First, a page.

Sabra Hummus founder could bring ‘game changer’ company to Virginia

Posted at 7:15 PM, Aug 28, 2019

RICHMOND, Va. -- A new partnership, a first of its kind in the United States and Virginia, was celebrated at the State Capitol on Wednesday with the hopes it will lead to new jobs in the Commonwealth.

Alongside state elected officials, like Senate Majority Leader Thomas K. Norment (R - 3rd District), the Central Virginia Waste Management Authority (CVWMA) displayed some of the 2,000 recycling bins it ordered from the Israel-based company UBQ Materials Ltd.

What differentiates these bins from the one you may be using now, is that the these bins are not made out of plastic, but what the company calls a “thermoplastic” made from materials that usually end up in the garbage dump.

“Chicken bones, tomatoes, diapers, and such,” said Yehuda Pearl, UBQ Materials Ltd. Founder and Honorary Chairman.

The company says it can take 1.5-tons of garbage from a dump and convert it into one-ton of its composite material, called UBQ.

“And by taking 1.5-tons of waste, we’re saving the environment 12-tons of CO2-equivalent emissions from landfill decomposition,” said UBQ Materials Ltd. CEO Jack (Tato) Bigio, explaining why their process is climate positive. He added that their product can be used to make things that would normally be made with plastic. “Bins, boxes, pallets, pipes, panels, sidings.”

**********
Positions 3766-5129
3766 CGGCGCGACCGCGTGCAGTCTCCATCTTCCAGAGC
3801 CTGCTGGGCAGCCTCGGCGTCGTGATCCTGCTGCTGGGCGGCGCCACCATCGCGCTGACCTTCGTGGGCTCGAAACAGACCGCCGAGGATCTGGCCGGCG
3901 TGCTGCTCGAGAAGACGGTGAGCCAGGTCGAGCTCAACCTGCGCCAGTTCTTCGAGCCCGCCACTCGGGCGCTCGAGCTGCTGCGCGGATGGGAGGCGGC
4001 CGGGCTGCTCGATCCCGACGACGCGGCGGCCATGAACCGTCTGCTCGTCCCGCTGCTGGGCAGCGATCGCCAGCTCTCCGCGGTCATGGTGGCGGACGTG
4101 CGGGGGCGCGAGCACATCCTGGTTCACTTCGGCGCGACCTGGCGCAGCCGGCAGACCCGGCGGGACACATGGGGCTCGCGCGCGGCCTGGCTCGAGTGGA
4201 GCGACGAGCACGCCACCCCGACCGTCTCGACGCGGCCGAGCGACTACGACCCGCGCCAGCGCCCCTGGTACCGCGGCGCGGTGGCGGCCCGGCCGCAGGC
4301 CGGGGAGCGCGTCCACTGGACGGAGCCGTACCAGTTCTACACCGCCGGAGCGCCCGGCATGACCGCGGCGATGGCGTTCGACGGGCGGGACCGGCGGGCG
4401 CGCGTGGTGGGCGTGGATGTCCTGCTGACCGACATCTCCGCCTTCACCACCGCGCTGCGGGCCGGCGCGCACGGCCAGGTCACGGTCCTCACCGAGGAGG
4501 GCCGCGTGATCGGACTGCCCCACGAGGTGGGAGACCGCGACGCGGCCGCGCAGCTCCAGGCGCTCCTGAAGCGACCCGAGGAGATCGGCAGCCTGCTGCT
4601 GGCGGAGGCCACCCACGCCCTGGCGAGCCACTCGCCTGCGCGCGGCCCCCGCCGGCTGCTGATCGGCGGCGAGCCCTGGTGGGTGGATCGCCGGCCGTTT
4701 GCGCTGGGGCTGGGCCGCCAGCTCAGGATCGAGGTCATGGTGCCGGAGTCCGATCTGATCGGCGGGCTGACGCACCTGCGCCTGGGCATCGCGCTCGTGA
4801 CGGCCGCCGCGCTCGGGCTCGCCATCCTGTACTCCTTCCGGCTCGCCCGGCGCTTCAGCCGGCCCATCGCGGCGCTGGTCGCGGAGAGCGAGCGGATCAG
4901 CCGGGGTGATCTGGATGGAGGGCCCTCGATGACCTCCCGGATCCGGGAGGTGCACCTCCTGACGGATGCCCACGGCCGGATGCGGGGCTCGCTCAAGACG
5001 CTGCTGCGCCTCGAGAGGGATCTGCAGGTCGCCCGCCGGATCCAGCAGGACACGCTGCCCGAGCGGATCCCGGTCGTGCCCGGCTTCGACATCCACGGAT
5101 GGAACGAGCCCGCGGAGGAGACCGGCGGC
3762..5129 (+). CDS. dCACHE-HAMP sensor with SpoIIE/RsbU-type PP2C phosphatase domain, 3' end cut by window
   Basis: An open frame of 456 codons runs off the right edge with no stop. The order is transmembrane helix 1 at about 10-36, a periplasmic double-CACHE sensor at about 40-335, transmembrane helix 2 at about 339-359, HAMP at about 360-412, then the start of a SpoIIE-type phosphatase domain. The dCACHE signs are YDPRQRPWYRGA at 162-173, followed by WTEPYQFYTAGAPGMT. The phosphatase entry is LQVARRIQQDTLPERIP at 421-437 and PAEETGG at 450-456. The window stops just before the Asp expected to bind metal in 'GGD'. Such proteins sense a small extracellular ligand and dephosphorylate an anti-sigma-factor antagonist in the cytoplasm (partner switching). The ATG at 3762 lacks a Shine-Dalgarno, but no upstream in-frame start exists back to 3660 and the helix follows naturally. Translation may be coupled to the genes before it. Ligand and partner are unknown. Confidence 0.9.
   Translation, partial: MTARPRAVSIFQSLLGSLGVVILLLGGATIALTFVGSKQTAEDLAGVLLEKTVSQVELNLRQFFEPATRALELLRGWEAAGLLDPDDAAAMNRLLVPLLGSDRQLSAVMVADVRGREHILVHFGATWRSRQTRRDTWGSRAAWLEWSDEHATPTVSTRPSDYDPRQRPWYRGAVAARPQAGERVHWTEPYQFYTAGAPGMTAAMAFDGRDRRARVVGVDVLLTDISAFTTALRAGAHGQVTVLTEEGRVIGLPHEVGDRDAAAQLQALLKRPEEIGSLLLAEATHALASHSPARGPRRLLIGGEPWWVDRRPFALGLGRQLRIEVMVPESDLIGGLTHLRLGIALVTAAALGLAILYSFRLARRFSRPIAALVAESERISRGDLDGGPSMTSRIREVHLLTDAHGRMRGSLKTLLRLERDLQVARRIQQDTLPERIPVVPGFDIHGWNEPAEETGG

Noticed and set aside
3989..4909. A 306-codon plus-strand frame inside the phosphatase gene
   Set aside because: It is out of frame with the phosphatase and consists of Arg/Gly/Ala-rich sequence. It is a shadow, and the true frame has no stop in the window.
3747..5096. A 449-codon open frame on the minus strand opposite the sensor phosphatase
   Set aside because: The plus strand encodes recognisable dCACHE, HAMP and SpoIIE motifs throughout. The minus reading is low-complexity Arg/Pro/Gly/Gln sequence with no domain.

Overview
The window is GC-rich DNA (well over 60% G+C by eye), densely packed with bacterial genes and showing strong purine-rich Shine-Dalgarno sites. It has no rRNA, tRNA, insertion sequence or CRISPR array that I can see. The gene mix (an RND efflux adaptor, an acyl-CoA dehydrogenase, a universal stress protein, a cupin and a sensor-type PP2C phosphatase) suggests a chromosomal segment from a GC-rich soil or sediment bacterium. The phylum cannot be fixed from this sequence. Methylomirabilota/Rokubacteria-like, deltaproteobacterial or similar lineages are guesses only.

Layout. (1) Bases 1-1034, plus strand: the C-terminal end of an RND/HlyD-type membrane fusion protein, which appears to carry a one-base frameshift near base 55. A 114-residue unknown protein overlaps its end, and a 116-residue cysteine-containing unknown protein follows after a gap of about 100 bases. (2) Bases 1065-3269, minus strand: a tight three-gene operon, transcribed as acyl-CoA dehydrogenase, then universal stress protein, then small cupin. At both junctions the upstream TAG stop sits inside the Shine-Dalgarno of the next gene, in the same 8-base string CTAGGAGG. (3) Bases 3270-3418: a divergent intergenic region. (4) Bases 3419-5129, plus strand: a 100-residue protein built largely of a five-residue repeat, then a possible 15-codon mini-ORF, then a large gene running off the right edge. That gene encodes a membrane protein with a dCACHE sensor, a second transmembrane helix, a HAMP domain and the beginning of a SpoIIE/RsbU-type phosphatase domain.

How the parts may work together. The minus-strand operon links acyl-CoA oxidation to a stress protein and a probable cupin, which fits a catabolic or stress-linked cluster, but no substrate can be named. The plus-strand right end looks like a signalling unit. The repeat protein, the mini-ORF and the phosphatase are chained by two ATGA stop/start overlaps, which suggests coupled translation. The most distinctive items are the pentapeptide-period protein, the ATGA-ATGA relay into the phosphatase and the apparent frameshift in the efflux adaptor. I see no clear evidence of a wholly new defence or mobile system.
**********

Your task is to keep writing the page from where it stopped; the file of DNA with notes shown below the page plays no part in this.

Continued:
UBQ bins made of recyclable plastic.

UBQ bins made of recyclable plastic.

The company said the finished product itself can be recycled again.

“It’s a game changer and we’re really looking forward to it,” said Kim Hynes, Executive Director of CVWMA. She said customers can expect the bins to start replacing older ones by as early as next week.

But beyond celebrating the new technology and purchase of the 2,000 recycling bins, Wednesday’s event was also about looking to the future.

"We have tremendous interest and we need to expand rapidly,” said Bigio.

The company currently has one plant running in Israel and produces 5,000 tons of its UBQ material annually, but they are looking to expand and open a production plant and headquarters in the United States.

Virginia is one of the places it is considering to do that as UBQ already has a connection to the Commonwealth.

UBQ’s founder, Yehuda Pearl, is also the founder of Sabra Hummus, which has its production plant in Chesterfield County.

“It became an obvious potential place to actually set up an American headquarters and the first factory in the United States,” said Pearl.

Bigio said the plant and headquarters would create 250 direct jobs. He added they hope to make a decision on where to build and begin the construction process by 2020.



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